Frontal sinus fracture represents 5 to 12% of all maxillofacial fractures. The management of frontal sinus fractures has changed over the past two decades.
A new article published online by JAMA Facial Plastic Surgery
describes the experience with a minimally disruptive treatment protocol for frontal sinus fractures.
‘With improved diagnostic surveillance and minimally invasive techniques, treatment of frontal sinus fractures continues to undergo a dramatic shift toward sinus preservation protocols.’
The case series analysis by Sapna A. Patel of the University
of Washington, Seattle, and coauthors, included patients who all
sustained frontal sinus fractures due to trauma, including falls, motor
vehicle collisions, sports-related injuries, assault and other blunt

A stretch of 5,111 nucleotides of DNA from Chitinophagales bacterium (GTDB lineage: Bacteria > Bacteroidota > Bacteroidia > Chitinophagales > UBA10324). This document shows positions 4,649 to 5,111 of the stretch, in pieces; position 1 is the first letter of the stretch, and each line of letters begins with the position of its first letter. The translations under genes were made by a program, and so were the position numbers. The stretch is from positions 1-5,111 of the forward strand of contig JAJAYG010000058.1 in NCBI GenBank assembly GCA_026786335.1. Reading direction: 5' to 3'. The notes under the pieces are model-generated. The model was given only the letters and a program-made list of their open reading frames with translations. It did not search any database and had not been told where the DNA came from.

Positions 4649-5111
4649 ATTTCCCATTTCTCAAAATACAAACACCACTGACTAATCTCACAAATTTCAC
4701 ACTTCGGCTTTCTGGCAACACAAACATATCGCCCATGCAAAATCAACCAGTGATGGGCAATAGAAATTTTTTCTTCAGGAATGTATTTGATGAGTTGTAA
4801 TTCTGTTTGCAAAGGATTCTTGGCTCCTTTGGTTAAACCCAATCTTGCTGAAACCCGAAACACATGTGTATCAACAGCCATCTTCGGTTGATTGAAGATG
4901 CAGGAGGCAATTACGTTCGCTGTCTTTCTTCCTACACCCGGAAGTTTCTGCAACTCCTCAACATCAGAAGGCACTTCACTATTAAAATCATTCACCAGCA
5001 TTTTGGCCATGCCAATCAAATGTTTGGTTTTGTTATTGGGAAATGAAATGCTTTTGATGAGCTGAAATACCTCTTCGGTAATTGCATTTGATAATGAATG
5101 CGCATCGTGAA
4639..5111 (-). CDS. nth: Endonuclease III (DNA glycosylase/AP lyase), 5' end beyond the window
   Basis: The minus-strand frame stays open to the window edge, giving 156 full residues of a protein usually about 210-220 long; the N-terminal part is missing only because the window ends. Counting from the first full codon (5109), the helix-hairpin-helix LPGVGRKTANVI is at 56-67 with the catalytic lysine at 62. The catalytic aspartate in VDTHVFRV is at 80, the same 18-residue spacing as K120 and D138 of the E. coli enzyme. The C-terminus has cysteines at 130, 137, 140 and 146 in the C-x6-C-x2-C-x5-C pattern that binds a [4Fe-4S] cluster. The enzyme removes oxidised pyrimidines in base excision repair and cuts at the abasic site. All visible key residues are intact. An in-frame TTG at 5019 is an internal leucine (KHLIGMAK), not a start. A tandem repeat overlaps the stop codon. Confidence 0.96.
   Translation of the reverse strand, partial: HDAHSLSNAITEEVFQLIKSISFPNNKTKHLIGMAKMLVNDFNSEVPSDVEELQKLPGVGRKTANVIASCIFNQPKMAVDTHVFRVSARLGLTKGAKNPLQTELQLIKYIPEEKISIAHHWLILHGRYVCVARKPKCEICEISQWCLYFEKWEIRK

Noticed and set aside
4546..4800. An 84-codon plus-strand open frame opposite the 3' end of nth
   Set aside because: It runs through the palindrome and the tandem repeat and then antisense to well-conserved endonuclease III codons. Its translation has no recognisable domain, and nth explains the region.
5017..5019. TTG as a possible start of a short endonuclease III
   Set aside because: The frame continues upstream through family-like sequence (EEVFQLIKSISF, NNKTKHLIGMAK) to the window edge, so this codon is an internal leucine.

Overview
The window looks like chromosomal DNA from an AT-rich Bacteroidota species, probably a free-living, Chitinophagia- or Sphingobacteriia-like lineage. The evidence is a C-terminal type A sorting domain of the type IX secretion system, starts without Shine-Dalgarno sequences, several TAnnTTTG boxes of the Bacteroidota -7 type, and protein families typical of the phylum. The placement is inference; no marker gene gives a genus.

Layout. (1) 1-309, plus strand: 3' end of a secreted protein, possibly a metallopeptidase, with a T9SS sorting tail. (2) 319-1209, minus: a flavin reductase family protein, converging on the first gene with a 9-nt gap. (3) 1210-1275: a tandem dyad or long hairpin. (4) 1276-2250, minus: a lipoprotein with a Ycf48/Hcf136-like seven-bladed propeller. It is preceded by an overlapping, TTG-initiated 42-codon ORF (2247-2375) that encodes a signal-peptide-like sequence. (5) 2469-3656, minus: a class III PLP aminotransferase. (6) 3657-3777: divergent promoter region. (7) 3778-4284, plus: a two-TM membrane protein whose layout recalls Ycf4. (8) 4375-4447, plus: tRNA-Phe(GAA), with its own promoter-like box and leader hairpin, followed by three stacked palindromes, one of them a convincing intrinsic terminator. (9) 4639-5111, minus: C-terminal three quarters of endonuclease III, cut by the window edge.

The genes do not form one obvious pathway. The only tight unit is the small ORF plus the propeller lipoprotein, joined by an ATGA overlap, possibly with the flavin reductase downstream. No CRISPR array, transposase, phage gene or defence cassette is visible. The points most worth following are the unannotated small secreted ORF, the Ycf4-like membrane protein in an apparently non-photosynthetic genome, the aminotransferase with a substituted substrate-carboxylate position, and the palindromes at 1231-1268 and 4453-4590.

In the protocol, those who do not undergo immediate surgical repair
undergo clinical observation and repeated radiographic imaging.
In this analysis, 22 of 25 patients included in the study had both
clinical and radiologic follow-up. Of the 22 patients, 20 were treated
without surgery had 19 had improvement. There were no complications.
"This is a preliminary report of an ongoing study; additional
investigation is warranted to ensure that this protocol adheres to the
goals of frontal sinus treatment in the long term. With improved
diagnostic surveillance and minimally invasive techniques, treatment of
frontal sinus fractures continues to undergo a dramatic shift toward
sinus preservation protocols," the article concludes.